LAS VEGAS — More than 200 people joined in honoring the Nevada Aerospace Hall of Fame Enshrinees Class of 2018 at a celebration kicking off Veterans Day weekend on Nov. 9.
Three individuals were enshrined, along with the United States 4477th Test and Evaluation Squadron. There have now been 47 individuals and groups enshrined since the Nevada Aerospace Hall of Fame was created in 2010.
Class of 2018
The United States 4477th Test and Evaluation Squadron (4477 TES) was a product of Project Constant Peg, a unit created to expose the tactical air forces to the flight characteristics of fighter aircraft used by the Soviet Union during the Cold War.
Secretly operating from the Tonopah Test Range in Nevada, the squadron operated Soviet MiG-17s, MiG-21s and MiG-23s between 1977 and 1988 to train US Air Force, Navy and Marine Corps pilots and weapon systems officers in air combat tactics against these foreign aircraft.
Known as The Red Eagles, they revitalized the art of dogfighting, bringing fundamental changes in US air combat tactics that played a significant part in the Air Force’s Red Flag program and the US Navy’s Strike Fighter Tactics Instructor program (SFTI), more popularly known as TOPGUN.
Richard F. Sinclair served in the United States Air Force at Nellis AFB, Nevada, following a tour of duty in Vietnam. While an A-4 aircraft flight chief with the 4538th FWS at Nellis AFB, the Air Force detached him to the Foreign Technology Division at Wright Patterson AFB in Ohio in 1968. There, he participated in various projects in Nevada where he performed technical evaluations of acquired Soviet MiGs that resulted in the Air Force’s Red Flag program and the US Navy’s Strike Fighter Tactics Instructor program (SFTI) known as TOPGUN that reversed the ratio of US military planes lost in the Vietnam War and all wars since.
As a Senior Master Sergeant, Sinclair continued to work on the classified program which eventually became the 6513 Flight Test Squadron assigned to the Air Force Flight Test Center at Edwards AFB in California. Promoted to Chief Master Sergeant, Sinclair continued to serve as the chief of maintenance in the 6513th Flight Test Squadron operating in a classified area in Nevada.
For national security reasons, these activities and their venue remain classified. Retiring from the Air Force in 1979 after 28.5 years of military service, he immediately joined The Lockheed Aircraft Company Skunkworks as a lead mechanic for the then-classified development of the F-117 Stealth Fighter. His experience on previous classified programs significantly aided in the fastest development process in the post-WWII era of the F-117 to a fully operational aircraft in two years from its first flight.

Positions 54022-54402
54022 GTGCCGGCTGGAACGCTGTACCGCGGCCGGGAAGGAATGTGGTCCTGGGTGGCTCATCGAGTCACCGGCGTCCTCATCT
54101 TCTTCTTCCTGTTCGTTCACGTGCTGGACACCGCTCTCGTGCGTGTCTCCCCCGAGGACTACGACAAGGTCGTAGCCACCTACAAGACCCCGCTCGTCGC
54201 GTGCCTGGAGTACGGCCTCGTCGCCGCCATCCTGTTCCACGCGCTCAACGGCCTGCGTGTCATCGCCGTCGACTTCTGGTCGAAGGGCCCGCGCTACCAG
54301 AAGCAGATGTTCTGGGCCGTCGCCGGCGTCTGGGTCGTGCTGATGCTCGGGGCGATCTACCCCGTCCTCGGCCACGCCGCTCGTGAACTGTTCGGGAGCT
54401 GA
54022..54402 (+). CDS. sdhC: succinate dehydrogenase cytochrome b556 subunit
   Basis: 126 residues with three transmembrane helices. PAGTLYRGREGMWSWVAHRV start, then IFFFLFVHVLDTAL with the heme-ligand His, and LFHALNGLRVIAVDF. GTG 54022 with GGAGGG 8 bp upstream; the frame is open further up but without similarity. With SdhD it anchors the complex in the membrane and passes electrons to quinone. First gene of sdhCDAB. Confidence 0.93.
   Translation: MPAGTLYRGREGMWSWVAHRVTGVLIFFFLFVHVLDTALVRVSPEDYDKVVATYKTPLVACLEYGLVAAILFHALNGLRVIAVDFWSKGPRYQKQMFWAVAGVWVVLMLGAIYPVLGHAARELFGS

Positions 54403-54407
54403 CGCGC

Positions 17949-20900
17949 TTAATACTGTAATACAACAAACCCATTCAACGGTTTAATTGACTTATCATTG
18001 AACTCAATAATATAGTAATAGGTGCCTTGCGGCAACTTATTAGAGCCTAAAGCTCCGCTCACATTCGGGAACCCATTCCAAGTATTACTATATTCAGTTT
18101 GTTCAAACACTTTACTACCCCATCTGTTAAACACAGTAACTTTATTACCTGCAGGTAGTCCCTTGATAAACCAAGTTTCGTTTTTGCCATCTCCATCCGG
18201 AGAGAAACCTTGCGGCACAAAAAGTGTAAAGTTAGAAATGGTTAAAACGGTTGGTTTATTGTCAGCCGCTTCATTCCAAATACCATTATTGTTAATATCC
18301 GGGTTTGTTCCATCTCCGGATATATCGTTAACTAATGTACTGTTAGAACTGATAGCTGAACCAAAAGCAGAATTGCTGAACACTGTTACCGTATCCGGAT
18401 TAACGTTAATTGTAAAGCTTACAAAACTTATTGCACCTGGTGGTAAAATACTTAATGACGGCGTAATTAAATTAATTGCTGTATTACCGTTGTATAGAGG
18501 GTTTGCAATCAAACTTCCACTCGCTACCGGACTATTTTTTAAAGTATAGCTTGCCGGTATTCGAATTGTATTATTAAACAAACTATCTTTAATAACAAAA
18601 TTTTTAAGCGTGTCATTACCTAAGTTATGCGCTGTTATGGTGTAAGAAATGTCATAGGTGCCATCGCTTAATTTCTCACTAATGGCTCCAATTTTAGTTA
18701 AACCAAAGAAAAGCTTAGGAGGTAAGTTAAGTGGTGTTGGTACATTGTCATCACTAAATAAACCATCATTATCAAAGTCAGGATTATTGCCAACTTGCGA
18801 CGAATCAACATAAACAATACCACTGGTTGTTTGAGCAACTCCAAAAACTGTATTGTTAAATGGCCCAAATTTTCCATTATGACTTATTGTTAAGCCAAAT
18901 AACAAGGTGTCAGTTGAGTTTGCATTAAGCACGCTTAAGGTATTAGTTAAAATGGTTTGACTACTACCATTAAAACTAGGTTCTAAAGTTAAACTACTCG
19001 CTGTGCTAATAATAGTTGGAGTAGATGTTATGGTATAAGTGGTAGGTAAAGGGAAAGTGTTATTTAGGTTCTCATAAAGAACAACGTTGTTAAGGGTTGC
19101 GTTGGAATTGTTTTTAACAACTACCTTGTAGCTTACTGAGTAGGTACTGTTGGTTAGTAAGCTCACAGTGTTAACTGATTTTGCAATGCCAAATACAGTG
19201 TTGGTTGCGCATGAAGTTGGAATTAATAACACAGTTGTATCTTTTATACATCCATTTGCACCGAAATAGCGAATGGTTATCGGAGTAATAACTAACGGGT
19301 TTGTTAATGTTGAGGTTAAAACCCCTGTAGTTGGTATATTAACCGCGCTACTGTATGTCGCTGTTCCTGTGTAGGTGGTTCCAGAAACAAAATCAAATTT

During 1962 to 1965, Donald J. Donohue, as a US Air Force pilot and an aircraft maintenance officer, served with the CIA Project OXCART at Area 51. Retiring from the US Air Force in 1973, Donohue formed Las Vegas Air Lines as the CEO and sole owner, flying Grand Canyon air tour operations until 1998.
Donohue revolutionized Grand Canyon air tour operations by being the first Grand Canyon tour operator to have a multi-language capability, an air-conditioned fleet, instrument capable fleet with all airline transport rated pilots, and to achieve the commuter standards to meet the regulation change in 1979. With international marketing sales offices in 14 countries, Donohue’s company employed up to 64 personnel and operated as many as 31 aircraft, flying as many as 136 flights in one day.
Robert N. “Bob” Broadbent, a pharmacy owner in Boulder City, Nevada, from 1950 to 1975, was a public servant and politician with a storied career that spanned near half a century. As a member of the Clark County Liquor and Licensing Board in the mid-1970s, Broadbent spoke out against the organized crime regime at the Stardust, launching what would become the most significant purge of the mob from the casino industry in Las Vegas history.
In 1987, Broadbent accepted the post of running the McCarran Airport in Las Vegas, overseeing a budget that exceeded $1 billion a year for what was then the nation’s 21st busiest airport. He managed more than $1 billion in improvements at the airport, including terminal expansion, a new parking garage, a new runway, an international charter terminal and the connector road to Interstate 15.
As director of aviation, he rebuilt the North Las Vegas Air Terminal, bought the old Henderson-Sky Harbor airport and refurbished the airstrip in Jean.
Broadbent retired from public service in May 1997 with the McCarran International Airport the nation’s ninth busiest airport.